There are basically two kinds of predatory killers in society. There are the individuals, so depraved and lumpenized by their early lack of socialization, that they have little if any empathic consciousness of others. (Sociopaths fall into this category.) It is often the result of acute and/or chronic early abuse. But not all these types end as lone outlaws…
And there are the group actors. Again, vicious individuals, but acting thru membership of institutional groups. Given their lack of social consciousness, they exhibit little more than a gang mentality. (Albeit, they are as often found in state-sanctioned formations as not.)
I’ve written at some length about the latter—state criminals—because they’re the ones that affect the greatest numbers and perpetuate the greatest criminality in others, often in the name of patriotism and Constitutionality.
Not so ironically, both types of predatory criminals are the product, to one extent or another, of abuse. (I’m not implying that it excuses their behavior.)
The former type is usually the result of a more acute and direct form of abuse. The latter, usually at the hands of authoritarian discipline, retribution, and punishment.
Yesterday, the jury convicted and sentenced to death by lethal injection Steven J. Hayes (47) for the brutal torture, rapes and murders of a Connecticut woman and her two daughters. His home invasion partner, Joshua A. Komisarjevsky (30), will be going on trial later.
This site has not taken a principled position reference the death penalty per se. Prisoners throughout the nation are as divided on the question as is the general population. Of course, these predators are not poster boys for abolition.
Hayes was the result of an extensive criminal history (burglaries) and prison time. Both defendants were on parole at the time. It was reported that Hayes left the courtroom with a smile…probably prison posturing.
In any event, given the righteous conviction and the inhumanity of the crimes, if Hayes is seriously contemplating “suicide by jury” (as his attorney suggested), he can save the family and the rest of us a lot of useless hassle by not appealing the verdict and sentence.
But I suspect he’ll show the same level of self-serving individualism and social cowardice as he did to the Petit family. He’ll be housed on death row in the meantime…he’d never survive general prison population. Too bad.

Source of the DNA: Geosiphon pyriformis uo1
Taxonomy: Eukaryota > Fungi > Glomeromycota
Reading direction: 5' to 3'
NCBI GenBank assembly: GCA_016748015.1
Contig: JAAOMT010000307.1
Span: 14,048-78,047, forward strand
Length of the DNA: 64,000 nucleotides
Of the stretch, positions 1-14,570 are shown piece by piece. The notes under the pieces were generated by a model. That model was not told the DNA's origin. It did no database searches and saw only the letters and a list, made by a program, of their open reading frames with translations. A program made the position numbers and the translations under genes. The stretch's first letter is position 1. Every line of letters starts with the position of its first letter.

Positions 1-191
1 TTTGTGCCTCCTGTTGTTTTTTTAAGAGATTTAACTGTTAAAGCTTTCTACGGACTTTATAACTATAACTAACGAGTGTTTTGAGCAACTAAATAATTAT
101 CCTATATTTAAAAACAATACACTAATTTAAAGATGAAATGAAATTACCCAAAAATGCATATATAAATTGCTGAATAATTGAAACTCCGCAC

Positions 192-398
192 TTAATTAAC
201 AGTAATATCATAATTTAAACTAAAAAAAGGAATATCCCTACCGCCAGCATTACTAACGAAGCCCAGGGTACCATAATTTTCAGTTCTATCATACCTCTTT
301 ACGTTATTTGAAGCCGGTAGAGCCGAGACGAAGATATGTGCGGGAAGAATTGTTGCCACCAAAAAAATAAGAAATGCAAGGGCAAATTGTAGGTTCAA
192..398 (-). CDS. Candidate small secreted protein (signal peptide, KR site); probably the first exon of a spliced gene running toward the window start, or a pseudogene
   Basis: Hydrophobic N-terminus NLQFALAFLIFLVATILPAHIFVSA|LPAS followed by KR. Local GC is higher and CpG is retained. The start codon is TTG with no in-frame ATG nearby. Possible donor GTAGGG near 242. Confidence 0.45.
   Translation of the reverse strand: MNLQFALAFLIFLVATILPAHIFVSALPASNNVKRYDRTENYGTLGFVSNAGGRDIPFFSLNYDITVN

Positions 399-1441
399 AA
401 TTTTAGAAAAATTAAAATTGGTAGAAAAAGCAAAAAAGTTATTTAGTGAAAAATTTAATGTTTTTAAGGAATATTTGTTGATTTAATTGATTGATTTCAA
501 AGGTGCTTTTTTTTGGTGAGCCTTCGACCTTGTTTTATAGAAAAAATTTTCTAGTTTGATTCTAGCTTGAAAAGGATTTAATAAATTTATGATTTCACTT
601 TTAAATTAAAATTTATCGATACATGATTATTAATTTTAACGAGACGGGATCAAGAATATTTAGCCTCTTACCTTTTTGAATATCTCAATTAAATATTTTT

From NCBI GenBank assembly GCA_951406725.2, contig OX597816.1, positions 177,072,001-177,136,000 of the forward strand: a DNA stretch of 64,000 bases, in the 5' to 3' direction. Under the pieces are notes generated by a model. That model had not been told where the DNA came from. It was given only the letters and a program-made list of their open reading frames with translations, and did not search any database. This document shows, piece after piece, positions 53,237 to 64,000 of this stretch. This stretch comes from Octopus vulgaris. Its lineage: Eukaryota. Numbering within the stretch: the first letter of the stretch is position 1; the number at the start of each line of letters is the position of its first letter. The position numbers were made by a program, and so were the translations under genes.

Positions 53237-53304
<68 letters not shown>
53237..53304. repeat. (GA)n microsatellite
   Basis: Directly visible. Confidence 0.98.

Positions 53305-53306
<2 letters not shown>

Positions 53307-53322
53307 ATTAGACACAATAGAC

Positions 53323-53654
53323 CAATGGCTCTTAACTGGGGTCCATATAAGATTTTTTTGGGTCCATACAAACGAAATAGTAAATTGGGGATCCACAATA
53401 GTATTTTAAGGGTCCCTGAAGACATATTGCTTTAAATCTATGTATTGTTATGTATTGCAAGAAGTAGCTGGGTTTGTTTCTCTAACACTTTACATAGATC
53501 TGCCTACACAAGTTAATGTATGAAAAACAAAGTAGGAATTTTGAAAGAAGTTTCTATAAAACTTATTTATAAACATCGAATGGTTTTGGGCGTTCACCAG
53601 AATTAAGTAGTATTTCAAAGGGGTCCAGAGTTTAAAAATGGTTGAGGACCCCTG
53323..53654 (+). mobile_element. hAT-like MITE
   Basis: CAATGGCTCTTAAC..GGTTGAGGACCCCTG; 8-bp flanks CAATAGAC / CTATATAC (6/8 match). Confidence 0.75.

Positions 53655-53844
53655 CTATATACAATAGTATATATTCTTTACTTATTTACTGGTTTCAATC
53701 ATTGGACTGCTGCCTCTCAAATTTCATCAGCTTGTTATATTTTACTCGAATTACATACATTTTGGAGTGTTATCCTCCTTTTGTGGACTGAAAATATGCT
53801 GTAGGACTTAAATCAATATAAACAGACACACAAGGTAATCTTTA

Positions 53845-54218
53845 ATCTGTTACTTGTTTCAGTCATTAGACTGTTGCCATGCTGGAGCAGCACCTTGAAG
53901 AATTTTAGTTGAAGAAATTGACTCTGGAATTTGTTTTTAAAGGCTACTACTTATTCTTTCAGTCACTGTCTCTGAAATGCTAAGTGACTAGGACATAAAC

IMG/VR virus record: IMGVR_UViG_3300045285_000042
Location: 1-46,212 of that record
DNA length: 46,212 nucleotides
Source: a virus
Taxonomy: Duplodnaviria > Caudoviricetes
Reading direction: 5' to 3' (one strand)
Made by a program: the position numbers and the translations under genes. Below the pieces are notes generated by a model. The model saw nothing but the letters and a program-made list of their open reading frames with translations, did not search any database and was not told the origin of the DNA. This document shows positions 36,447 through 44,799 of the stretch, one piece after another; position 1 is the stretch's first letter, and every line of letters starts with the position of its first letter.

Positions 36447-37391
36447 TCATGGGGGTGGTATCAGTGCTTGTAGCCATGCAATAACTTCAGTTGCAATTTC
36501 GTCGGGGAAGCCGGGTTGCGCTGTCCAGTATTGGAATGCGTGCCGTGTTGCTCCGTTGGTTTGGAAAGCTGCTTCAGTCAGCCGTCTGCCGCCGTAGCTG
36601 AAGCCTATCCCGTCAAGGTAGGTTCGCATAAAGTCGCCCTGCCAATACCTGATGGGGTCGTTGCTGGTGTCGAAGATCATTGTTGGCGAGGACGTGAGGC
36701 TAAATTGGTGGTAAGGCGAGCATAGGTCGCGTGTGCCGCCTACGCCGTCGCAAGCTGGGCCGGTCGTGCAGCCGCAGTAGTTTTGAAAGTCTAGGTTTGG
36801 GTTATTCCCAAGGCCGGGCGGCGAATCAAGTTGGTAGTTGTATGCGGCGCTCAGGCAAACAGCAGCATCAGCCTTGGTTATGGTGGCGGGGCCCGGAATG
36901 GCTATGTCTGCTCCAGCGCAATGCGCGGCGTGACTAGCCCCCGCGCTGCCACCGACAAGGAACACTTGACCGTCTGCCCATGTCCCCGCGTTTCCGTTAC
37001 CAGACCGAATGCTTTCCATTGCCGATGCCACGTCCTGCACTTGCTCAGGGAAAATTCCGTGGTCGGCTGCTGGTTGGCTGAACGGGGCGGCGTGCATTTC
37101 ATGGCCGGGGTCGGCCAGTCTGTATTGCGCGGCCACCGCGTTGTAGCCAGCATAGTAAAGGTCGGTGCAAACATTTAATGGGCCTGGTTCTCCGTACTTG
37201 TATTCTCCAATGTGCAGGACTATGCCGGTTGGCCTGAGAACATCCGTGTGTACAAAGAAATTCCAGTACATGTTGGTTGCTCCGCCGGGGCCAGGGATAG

I need not drag out the details of his crimes here…the links provide all of that. But, as the mission of this site is the prison experience connection, I will make a few additional comments to collateral matters…Society should also question the role of the police in this crime. In a prior article in American Tribune, “Ice & Fire…” we detail the emergence of the paramilitary formations of the police.
As prisoners, we stand on the front lines of the institutional apparatus and staff that is increasingly predatory in its retribution and punishment policies, and the types of individual predators that is attracted to its ranks.
This is not a movie, or one of John Walsh’s wet-dreams. We live day-by-day squeezed between prisoner predators and state predators—perfectly interchangeable. The Petit family was in part victims of that mentality.
We notice that when these forces have ample warning and are able to gang-up their volunteers with state-of-the-war weapons, they’re able to proceed (behind their personal and running armor, and massive firepower).
We also notice that when they’re serving a warrant on some hapless victim alleged to possess, say, a lid of reefer, or some “information” from a confidential informant (a self-serving snitch), how brave they can play the game. They don’t stand around “assessing” the situation (i.e., figuring out how dangerous it is for themselves) while a family is being brutally murdered a few yards from their position (they already had more than ample info).
Their conduct at Ruby Ridge, Waco, Colombine, and Virginia Tech demonstrate just how brave they are…after the fact. Predators—state or otherwise—are not known for their bravery.
Some of the media reports criticize the parole and lack of increased punishment on these perps. We suggest the opposite is more accurate: They are perfect reflections of the system and its abusive discipline over rational rehabilitation.
They can run their conservative freakish authoritative abuse, but that vicious cycle is as much at fault for the Petit murders as is these pathetic predators.